Tom Becker’s The Traitors is a highly imaginative YA novel set in a world where children and teenagers who have in some way betrayed someone are taken away secretly to a The Dial, mysterious prison in another dimension where time is suspended to carry out a sentence (often of hundreds of year) in penance for their acts. The wardens and despot are cruel and the prison particularly unpleasant.
When Adam Wilson is sent there for betraying his friend, he is desperate to escape, but with every attempt foiled, it seems that in a prison full of traitors there is no one he can trust.
There are a lot of characters and I have to admit that some of the gang members sort of melded into one for me, but there were some standout characters like Adam’s roommate and Bookworm. I also loved the concept of Bucketball, it reminded me of a game my friends made up at school that was a sort of lawless free for all. Surprisingly there were few injuries, but we were obviously very refined young ladies.
I enjoyed this book as it was a really unusual concept (a timeless prison for teens? Come on, what more do you want?!) and I loved the Great Escape feel to it. That said, I think that at times it felt more of a younger book for the latter end of 9-12 and young teenage readers due to the language used and style of writing. I did enjoy reading it and I was taken on Adam’s adventure, but I have to admit at times it was harder to read as I felt the middle dragged very slightly. There are a couple of fun revelations and twists to the novel that helped pull me back in though. I loved the world Becker created and the opening where Adam is pursued by the Dial was really creepy and well-written. For me, it was definitely a highlight of the novel as Becker both evoked the real world and fantastic so well.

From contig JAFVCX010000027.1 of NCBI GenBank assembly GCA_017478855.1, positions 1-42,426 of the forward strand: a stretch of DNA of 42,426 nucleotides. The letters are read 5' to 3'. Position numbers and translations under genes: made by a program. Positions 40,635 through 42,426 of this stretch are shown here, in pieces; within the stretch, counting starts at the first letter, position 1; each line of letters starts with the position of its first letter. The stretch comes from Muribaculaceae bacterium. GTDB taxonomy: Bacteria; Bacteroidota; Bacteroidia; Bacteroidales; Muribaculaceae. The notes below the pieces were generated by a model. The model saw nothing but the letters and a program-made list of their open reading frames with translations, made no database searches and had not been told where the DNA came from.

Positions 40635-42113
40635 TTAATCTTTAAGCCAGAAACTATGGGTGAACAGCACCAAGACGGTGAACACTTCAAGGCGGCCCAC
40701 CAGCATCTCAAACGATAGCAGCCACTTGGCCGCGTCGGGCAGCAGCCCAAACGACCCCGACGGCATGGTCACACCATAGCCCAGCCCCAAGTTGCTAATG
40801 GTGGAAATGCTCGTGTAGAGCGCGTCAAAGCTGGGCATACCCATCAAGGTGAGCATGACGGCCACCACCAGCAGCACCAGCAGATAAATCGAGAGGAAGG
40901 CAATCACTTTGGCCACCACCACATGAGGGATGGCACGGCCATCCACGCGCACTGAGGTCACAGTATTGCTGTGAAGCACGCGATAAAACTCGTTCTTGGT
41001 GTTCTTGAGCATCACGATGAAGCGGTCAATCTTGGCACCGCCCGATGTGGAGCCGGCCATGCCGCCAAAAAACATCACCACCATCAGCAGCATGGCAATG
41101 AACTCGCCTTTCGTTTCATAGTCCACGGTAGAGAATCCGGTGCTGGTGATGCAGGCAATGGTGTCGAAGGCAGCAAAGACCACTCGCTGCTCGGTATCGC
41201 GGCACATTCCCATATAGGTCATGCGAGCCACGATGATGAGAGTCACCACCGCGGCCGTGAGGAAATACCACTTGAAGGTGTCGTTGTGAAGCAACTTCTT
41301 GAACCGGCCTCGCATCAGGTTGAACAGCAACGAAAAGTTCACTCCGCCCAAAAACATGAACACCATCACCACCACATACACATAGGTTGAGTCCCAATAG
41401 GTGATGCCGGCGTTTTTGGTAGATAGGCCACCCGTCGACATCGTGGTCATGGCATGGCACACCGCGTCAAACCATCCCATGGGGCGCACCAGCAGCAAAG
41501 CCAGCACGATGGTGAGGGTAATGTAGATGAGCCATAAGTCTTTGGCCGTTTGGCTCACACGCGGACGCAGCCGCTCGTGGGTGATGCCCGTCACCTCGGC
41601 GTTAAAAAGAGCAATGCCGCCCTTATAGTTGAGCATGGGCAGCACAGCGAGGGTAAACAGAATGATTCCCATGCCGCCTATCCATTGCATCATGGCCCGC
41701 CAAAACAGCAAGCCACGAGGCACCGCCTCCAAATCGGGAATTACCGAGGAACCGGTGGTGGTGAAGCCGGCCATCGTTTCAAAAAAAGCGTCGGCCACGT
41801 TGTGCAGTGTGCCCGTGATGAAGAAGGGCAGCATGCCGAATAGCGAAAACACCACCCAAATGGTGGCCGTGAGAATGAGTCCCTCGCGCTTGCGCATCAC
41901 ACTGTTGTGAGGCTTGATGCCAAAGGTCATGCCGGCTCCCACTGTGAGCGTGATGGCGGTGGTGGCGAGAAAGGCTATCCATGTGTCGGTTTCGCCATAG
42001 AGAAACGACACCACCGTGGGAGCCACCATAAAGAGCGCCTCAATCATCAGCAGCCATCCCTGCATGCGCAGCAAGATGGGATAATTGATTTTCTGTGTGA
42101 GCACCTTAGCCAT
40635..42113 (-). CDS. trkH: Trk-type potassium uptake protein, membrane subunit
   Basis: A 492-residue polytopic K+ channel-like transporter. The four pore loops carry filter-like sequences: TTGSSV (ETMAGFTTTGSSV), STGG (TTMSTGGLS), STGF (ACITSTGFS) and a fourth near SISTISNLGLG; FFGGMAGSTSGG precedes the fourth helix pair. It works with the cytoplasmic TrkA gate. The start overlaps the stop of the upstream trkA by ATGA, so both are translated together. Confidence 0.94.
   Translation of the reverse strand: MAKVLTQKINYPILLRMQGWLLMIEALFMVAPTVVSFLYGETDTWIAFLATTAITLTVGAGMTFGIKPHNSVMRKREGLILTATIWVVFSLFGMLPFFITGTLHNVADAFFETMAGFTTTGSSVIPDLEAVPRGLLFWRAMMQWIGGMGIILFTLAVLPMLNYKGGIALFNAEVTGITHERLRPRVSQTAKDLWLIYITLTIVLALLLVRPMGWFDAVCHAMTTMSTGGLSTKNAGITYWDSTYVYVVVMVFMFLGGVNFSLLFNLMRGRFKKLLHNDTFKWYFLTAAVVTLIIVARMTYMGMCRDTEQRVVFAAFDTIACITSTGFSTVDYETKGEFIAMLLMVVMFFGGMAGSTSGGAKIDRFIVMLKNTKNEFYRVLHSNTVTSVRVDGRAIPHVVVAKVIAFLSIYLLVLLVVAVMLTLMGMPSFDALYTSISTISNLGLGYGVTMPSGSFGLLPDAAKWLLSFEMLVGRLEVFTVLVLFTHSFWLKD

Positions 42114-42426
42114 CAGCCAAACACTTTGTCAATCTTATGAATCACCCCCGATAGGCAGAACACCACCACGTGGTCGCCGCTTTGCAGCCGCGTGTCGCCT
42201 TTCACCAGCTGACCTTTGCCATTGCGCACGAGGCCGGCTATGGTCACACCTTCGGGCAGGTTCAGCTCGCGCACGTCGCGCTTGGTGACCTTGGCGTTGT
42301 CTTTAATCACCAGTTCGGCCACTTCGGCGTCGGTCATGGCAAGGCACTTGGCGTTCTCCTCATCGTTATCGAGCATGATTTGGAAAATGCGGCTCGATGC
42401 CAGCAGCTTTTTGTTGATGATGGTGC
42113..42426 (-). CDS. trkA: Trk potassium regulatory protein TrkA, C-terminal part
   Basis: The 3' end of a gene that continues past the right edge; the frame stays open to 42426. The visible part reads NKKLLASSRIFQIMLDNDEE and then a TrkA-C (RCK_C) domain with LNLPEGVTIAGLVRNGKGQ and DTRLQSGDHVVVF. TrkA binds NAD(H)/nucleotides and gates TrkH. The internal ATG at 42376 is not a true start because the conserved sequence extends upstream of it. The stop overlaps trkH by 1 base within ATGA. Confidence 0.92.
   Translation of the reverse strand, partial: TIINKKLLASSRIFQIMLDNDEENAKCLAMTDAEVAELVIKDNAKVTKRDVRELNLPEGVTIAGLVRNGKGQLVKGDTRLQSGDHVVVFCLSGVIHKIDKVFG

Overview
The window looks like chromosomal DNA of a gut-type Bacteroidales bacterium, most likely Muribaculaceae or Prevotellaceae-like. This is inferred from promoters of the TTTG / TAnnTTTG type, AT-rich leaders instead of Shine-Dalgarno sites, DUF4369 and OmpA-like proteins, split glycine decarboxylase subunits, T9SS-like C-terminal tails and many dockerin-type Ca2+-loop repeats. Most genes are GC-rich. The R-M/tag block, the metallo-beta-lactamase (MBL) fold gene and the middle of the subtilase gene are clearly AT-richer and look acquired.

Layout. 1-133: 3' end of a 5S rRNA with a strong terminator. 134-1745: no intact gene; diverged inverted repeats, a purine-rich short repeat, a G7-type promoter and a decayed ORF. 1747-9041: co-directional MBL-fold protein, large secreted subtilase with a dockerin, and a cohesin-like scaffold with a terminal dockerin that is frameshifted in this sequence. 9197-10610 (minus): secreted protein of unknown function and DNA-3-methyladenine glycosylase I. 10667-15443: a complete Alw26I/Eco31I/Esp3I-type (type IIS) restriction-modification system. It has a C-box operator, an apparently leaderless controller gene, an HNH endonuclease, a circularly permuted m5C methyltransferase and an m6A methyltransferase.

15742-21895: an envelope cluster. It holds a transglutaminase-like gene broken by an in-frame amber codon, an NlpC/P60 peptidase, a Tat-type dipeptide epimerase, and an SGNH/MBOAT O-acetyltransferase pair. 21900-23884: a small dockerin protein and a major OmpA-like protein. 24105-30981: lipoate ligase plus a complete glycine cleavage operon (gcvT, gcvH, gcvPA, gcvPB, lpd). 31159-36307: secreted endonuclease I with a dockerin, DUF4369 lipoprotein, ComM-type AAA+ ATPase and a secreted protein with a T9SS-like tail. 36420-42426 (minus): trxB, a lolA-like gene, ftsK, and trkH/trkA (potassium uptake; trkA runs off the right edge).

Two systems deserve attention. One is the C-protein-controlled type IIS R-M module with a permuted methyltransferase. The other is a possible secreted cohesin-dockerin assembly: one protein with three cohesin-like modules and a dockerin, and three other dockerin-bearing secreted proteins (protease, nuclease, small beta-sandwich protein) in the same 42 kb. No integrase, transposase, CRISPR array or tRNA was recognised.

I loved the revelation of who the traitor was, I really did. The ending for me was understandable, but I also felt slightly disappointed by it. I wanted a different ending for some of the characters I think, but I don’t want to spoil it for you.
It is a highly entertaining read and I think adventure fans and readers, particularly between the age of 11-14 will really enjoy this book. Older readers may however enjoy the deeper allusions to POW camps, The Great Escape, Colditz and the themes of justice and revenge so if you love a prison thriller then this book might just be for you.
Overall, I found the concept imaginative and compelling but at times was lost in the middle of the book, however a dramatic last quarter compensated for that even if I disliked the ending personally. My copy was provided as an ARC from Scholastic and I am very grateful for the opportunity to read and review this book.The Traitors is available to buy now.